Experts throw light on IPR and copyright issues
Should the intellectual property or creative content be barred from widespread dissemination to protect the hard work of producers, or should it be freely spread around the world in a global economic era that often doesn't have boundaries? These and similar questions were discussed at a panel discussion on "Intellectual Property, Piracy and the Creative Industries" on the third and final day of the FICCI FRAMES convention being held in Mumbai.
The session, anchored by Vishnu Som, Editor and
Senior Anchor, NDTV, highlighted issues around intellectual property
and the dynamics of its ownership in an industry that is rapidly
becoming characterised by multiple content distributors over multiple
Present on the panel was Dr G Raghavender,
Registrar of Copyrights, Government of India. He spoke about the
Copyright Amendment Act, 2012. The amendments were designed to extend
copyright protection to the digital environment in harmony with the
World Intellectual Property Organisation (WIPO) Copyright Treaty and
the WIPO Phonograms Treaty, 1996. The bill introduced exclusive
economic rights for performance, and, for the first time, moral
rights for performers.
But Deepak Jacob, President and General
Counsel, Star India, differed in his view about the bill. He said
that it had a fundamental problem: Of the five key stakeholders that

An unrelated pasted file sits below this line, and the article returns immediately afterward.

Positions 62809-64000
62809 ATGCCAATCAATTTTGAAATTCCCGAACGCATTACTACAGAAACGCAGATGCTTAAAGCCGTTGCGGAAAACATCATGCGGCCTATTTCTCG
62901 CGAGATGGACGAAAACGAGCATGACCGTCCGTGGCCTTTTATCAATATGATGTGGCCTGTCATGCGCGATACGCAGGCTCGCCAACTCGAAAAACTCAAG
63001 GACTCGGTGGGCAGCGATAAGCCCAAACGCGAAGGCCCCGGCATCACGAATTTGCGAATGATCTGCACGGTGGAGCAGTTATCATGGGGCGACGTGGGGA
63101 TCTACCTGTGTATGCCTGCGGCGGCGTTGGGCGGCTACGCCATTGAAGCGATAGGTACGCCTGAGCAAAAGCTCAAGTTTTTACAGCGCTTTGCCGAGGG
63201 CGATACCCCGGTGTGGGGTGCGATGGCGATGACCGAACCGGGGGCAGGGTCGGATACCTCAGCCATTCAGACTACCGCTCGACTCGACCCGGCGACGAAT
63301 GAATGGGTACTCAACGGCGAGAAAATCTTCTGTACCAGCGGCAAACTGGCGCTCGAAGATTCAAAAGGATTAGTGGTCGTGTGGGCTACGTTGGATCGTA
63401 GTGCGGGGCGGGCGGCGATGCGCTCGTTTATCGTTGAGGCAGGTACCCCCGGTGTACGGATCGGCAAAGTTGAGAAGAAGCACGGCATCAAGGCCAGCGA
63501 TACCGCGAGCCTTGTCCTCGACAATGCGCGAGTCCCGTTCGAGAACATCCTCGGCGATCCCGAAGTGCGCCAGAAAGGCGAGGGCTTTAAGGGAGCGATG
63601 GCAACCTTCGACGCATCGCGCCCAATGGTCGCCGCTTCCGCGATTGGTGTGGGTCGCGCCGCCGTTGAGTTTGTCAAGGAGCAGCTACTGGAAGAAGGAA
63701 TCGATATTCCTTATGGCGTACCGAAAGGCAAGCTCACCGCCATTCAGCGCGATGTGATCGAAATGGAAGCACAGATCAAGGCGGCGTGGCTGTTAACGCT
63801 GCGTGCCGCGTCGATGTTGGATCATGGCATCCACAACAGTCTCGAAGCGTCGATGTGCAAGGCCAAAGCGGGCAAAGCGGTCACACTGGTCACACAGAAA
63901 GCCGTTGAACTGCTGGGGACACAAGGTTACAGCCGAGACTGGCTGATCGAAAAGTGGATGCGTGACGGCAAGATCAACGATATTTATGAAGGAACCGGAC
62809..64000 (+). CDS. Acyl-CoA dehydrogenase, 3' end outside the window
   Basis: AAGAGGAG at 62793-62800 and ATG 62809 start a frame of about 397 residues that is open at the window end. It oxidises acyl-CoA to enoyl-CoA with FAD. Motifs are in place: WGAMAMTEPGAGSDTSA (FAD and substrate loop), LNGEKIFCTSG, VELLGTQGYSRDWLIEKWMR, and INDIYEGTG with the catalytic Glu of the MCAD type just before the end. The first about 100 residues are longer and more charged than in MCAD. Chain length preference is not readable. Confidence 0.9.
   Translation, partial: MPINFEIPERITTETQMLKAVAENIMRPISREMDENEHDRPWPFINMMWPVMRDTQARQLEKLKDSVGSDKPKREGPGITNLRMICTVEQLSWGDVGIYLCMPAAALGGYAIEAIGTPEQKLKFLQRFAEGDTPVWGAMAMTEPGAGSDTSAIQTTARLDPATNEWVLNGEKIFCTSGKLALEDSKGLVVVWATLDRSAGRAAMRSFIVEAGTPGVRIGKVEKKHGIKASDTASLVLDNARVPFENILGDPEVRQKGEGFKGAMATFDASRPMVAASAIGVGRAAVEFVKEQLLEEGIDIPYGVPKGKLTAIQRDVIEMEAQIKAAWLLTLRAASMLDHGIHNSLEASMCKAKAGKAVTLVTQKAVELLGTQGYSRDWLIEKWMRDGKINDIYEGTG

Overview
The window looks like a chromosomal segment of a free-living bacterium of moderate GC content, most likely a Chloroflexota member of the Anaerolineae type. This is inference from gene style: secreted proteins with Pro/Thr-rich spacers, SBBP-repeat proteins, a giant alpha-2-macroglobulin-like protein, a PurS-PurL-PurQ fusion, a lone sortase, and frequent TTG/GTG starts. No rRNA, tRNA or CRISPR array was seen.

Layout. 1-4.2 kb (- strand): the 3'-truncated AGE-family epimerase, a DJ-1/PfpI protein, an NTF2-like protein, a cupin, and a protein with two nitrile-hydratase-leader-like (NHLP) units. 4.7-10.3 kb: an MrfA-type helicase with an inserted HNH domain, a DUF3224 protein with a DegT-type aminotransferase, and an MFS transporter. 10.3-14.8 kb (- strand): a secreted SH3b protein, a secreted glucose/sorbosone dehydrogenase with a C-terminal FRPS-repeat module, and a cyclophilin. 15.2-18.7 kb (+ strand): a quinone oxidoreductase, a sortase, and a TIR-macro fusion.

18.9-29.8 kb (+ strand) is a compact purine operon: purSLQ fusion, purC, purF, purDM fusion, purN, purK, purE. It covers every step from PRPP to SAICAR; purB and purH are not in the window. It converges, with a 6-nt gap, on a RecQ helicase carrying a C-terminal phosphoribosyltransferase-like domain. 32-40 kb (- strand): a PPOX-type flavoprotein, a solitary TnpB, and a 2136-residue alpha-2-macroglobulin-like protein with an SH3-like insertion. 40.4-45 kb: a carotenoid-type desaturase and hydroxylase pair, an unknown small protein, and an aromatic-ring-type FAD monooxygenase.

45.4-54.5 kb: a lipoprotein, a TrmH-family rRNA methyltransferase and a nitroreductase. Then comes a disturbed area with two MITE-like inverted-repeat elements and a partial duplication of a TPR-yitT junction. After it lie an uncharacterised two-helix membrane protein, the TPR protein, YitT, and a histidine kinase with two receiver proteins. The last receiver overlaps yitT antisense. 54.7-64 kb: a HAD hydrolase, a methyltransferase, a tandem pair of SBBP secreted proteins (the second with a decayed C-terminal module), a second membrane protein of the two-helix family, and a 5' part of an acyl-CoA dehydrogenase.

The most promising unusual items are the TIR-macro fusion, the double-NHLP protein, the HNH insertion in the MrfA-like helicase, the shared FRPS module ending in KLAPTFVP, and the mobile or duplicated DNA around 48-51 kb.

come under copyright, viz. the print , film, television, radio and
animation and gaming sectors, not a single one was consulted when
these amendments were proposed. They were proposed at the behest of
certain vested interests, primarily authors of literary and musical
works, and certain performers.
The amendments have actually created an
impasse in the film and television industry, where authors have
become trade unions holding film and television producers and content
creators to ransom by demanding exorbitant royalties.
Datta, Partner, Saikrishna & Associates, felt that the statutory
requirement that when government evolves policy, it will focus on
multiple stakeholders, is a positive development. Yet, there was
bound to be friction between the expanding numbers of stakeholders
and levels of dissemination; he suggested that involuntary licensing
could provide industry with seamless access to works. He also flagged
up the issue about the biggest brands being advertised on pirate
"The dumber you act, the less responsibility
you will have," is what the law is suggesting, said Mr Nandan
Kamath of Copyright Integrity International. The laws need to take
responsibility for content on networks. He felt that the issue of
digital piracy is not just legal but has ripple effects into the
monetisation of content. Piracy itself is not well defined, and has
lots of grey areas.
Annie Luo, Director, Media,
Entertainment and Information Industries, World Economic Forum,
discussed about her work on intellectual property in the digital
context, that identified cultural differences as an element affecting
how people related to the digital media.
Director General, FIAPF, felt that it was important for producers to
enjoy full contractual freedom to produce films and robust operate in
a high risk financial environment.
Questions from the audience
revolved around who in a team would be the "owner" of a
script, how young people could be educated about piracy, and when
permissions were needed to use content.